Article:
The Best American Comics 2009. Charles Burns, Jessica Abel & Matt Madden, editors. Houghton Mifflin Harcourt. 332 pages.
Like a greatest hits collection from indy labels, this "best of'' eschews contributions from the majors, so there are no mesomorphic crimefighters, though there are several anthropomorphic animals and plenty of angst-y adolescents. Editors Abel and Madden, joined by the eminently estimable Burns, assemble stellar contributions from all-stars Clowes, the Crumbs, Kupperman, Pond, Spiegelman, Tomine, Ware and others. There's something to appeal to most every taste, though you'll have to decide for yourself if it all adds up to "the best.''
Johnny Cash: I See A Darkness. Reinhard Kleist. Abrams ComicArts. 224 pages.
Originally published in Germany and written in that country's language, this graphic bio of the country legend is told affectionately, despite unfolding like a restless nightmare in stark black and white. Though it may not strictly stick to the facts, this visceral tale of Johnny Cash's rise and fall and rise again is lyrical and haunting.
Luna Park. Kevin Baker. Danijel Zezelj. Vertigo. 160 pages.
Baker's hallucinogenic dream of Russian survival in Coney Island, Afghanistan and Dallas blends history, pulp fiction and fantasy, with Zezejl's perfect art, and a didn't-see-it-coming, jaw-dropping final twist.
Detectives Inc. Don McGregor. Marshall Rogers. Gene Colan. IDW. 160 pages.
Don McGregor's pair of groundbreaking graphic novels, with art by the late Marshall Rogers and the great Gene Colan, is back in print in this lovingly produced collection, replete with script samples, reminiscences and more, plus stills and text from a film adaptation. McGregor's scripts may seem wordy and violet-hued to some, but his honesty, sincerity and humanity always shine through. Bits of ancillary material were obviously reproduced from secondary sources, but the stories themselves are crisp and sharp and hold up quite well, all things considered.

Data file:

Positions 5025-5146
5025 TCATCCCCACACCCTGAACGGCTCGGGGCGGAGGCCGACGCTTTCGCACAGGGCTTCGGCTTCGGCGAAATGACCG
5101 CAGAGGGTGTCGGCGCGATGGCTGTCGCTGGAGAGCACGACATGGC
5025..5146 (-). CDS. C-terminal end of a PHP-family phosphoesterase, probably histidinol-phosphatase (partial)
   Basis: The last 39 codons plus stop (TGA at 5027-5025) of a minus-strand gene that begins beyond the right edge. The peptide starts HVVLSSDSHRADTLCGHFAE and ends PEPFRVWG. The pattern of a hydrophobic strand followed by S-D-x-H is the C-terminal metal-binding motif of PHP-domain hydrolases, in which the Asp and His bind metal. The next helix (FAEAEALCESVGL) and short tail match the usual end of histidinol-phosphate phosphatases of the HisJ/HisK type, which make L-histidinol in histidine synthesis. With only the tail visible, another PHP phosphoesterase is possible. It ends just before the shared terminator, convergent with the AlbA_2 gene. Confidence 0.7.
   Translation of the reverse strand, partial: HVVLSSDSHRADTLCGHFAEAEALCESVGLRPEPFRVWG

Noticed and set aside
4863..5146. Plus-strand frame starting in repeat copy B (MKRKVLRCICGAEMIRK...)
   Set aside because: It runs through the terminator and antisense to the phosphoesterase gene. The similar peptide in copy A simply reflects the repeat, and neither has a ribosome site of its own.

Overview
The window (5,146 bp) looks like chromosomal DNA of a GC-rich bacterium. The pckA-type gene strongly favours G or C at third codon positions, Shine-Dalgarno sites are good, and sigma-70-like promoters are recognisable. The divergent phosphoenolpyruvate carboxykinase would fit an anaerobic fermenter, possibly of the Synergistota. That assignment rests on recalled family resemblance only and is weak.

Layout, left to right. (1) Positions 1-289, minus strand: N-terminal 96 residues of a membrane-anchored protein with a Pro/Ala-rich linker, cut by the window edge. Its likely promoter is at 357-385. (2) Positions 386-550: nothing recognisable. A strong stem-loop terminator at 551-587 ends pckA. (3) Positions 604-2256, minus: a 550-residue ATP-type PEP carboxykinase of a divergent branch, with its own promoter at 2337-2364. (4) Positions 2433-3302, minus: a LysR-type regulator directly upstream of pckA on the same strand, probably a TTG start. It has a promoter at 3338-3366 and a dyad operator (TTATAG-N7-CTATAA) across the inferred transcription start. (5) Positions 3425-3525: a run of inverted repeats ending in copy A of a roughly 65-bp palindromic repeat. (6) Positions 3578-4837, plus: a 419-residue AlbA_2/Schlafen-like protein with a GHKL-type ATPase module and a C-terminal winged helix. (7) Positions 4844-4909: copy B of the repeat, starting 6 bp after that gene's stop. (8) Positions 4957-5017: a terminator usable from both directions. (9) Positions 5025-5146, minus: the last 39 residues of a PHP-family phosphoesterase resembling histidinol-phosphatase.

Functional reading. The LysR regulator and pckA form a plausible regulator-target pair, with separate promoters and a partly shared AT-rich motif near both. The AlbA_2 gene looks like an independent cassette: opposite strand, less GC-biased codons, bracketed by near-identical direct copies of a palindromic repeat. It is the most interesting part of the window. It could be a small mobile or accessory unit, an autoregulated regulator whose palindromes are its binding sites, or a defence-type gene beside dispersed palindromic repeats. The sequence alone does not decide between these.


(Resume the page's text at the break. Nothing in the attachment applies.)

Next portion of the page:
Alec: The Years Have Pants (A Life-Sized Omnibus). Eddie Campbell. Top Shelf.
If autobiography is the lingua franca of the graphic novel form, Campbell is its undisputed Shakespeare. The consistency and growth of the artist's narrative skills and draftsmanship are unique though unsurprising. This long-awaited collection that gathers 30 years of disparately published stories limning the life and loves of Campbell's alter ago, Alec, will undoubtedly top every year's-best list, including mine.
Talking Lines. R. O. Blechman. Drawn and Quarterly. 288 pages. $27.95.
Blechman's beautiful squiggly drawings are instantly recognizable to generations of magazine readers. This lovely and overdue collection makes an eloquent case for the prodigious talents and seriously whimsical art of a modern master. The accompanying text is similarly enlightening and almost as entertaining.
Dread & Superficiality: Woody Allen as Comic Strip. Stuart Hample. Abrams ComicArts. 240 pages.
Inside Woody Allen was a fun and funny strip when it ran in newspapers (from 1976 to 1984), though none ran front-page retrospectives mourning its demise. But this thorough collection is an unexpected delight. As a primer for would-be cartoonists, the text provides great insights into the development of this sadly dying art form. Creator Hample collaborated loosely with subject Allen, abetted by several writers, including, astonishingly, The Cluetrain Manifesto's David Weinberger, now a Harvard professor, but then a Ph.D. philosophy candidate, which pleased the Woodman to no end, no doubt.
originally published in The Miami Herald